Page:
NEW YORK – How has the 2016 election in the United States – which gave the Republican Party control of the presidency, the Senate, and the House of Representatives – affected the much-touted system of checks and balances as set out in the country’s constitution? In my view, it has virtually eliminated them.
The checks and balances generated by the judicial branch are certainly in danger. Anything less than constant Democratic filibusters will allow Republicans to fill the vacancy in the Supreme Court that they have blocked Democratic President Barack Obama from filling. And the aging Supreme Court may soon have more slots open – slots currently held by liberal and centrist justices. Republicans therefore have a good chance of creating a conservative majority on the nine-member Supreme Court that may last for decades, especially if they win the presidency again in 2020.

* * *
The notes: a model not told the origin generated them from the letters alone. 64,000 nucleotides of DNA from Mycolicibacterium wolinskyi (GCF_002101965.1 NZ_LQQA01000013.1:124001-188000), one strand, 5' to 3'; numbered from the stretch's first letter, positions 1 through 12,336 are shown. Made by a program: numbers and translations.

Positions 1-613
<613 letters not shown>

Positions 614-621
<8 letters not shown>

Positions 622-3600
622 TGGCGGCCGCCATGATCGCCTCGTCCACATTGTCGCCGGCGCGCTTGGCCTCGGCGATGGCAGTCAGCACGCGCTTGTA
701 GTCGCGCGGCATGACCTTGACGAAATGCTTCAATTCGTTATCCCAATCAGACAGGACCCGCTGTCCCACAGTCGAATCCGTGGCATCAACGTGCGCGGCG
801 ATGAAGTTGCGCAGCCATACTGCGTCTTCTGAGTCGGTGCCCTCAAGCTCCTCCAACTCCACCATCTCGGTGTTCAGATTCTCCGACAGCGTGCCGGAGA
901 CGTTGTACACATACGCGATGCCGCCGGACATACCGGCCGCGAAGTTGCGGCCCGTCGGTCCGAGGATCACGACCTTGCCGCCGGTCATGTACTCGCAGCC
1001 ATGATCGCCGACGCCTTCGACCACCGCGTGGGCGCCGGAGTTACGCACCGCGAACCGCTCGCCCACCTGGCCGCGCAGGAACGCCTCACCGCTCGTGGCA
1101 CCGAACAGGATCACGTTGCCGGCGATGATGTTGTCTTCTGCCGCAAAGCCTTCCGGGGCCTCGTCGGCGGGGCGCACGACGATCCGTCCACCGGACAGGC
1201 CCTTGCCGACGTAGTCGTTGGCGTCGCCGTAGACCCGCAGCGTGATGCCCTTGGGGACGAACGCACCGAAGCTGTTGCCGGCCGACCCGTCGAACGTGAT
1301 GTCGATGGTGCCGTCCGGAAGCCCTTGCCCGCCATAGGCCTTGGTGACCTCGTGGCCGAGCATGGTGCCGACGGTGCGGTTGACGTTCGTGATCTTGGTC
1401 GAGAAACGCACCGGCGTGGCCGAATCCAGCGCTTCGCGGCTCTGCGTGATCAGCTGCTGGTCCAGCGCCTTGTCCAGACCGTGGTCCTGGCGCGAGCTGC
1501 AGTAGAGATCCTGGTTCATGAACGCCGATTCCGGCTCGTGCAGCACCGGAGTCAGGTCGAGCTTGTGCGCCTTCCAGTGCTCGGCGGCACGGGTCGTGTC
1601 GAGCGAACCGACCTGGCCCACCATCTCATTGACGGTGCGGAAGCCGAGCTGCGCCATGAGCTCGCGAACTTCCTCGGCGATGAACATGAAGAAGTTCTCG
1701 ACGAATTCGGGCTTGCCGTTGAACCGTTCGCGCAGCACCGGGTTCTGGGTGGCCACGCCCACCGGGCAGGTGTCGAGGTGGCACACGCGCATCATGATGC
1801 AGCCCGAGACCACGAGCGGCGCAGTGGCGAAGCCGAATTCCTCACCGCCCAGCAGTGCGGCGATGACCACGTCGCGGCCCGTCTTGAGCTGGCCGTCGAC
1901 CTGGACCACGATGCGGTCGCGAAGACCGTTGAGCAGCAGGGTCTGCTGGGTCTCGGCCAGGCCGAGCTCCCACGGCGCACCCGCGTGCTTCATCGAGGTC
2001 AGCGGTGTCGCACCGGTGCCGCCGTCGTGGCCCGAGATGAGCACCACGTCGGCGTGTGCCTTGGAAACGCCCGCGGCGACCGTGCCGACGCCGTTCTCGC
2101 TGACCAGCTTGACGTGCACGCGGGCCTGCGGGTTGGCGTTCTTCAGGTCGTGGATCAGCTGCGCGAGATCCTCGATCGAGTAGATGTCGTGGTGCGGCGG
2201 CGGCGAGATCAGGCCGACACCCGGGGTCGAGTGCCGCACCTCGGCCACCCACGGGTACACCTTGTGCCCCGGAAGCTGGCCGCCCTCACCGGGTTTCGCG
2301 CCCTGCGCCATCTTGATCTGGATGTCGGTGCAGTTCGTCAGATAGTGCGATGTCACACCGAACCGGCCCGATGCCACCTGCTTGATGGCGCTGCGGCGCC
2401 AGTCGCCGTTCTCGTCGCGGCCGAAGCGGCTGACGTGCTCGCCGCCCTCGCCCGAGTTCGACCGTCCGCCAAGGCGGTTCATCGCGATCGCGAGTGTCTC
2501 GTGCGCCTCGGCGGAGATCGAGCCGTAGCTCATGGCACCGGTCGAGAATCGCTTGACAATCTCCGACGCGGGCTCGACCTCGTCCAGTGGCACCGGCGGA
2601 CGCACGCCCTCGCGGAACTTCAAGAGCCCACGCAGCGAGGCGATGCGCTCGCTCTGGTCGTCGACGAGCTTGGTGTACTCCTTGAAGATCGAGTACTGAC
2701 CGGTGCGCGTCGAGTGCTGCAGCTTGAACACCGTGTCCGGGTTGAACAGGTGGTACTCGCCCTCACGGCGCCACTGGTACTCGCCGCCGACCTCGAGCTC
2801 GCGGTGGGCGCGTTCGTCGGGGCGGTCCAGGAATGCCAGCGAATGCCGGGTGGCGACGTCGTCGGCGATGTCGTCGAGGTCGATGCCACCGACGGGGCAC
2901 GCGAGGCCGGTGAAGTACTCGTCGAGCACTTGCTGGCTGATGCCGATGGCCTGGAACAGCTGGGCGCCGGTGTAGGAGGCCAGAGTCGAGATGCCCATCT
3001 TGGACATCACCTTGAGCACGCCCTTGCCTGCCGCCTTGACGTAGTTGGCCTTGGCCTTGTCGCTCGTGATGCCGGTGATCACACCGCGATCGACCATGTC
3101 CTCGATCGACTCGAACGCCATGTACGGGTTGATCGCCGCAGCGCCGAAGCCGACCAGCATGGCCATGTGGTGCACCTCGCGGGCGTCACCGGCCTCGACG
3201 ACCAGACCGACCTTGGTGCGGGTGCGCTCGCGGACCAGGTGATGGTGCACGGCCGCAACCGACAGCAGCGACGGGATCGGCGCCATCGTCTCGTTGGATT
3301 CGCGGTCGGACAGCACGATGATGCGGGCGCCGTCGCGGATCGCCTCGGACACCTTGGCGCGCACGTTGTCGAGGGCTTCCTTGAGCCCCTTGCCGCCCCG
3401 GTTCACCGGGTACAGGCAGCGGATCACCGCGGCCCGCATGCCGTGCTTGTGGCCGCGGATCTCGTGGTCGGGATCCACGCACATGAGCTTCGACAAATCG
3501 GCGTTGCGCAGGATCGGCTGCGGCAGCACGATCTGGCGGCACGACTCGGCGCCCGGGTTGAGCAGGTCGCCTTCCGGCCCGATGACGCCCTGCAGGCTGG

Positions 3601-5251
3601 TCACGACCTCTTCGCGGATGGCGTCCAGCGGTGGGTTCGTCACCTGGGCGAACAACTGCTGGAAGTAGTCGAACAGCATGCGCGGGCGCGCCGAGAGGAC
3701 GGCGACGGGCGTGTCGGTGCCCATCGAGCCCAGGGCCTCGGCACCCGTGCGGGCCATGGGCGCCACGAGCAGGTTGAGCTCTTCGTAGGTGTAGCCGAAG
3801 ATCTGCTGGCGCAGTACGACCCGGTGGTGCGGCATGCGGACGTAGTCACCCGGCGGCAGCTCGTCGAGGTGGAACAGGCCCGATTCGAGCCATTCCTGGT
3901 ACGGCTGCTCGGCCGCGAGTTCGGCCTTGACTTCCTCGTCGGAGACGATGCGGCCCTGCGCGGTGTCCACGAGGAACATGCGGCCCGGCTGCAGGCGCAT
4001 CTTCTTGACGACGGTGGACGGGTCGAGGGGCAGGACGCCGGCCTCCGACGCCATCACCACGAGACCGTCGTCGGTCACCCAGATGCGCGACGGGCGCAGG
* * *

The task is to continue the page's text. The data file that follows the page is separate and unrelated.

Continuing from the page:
That majority may erode democratic checks, such as the campaign-finance limits that were dealt a devastating blow by the 2010 Citizens United decision. In a 5-4 majority, the Court ruled that corporations are “associations of individuals,” and thus that any limits on the amount of money corporations could spend on political campaigns violated their First Amendment right to freedom of expression.
Republican obstructionism in the Senate has also put other levels of the federal judiciary at risk. During President Barack Obama’s second term in office, the rate at which vacancies in the US District and Circuit Courts were filled fell to its lowest point in 50 years. Trump can now fill rapidly these vacancies with conservative judges who may well erode checks and balances further.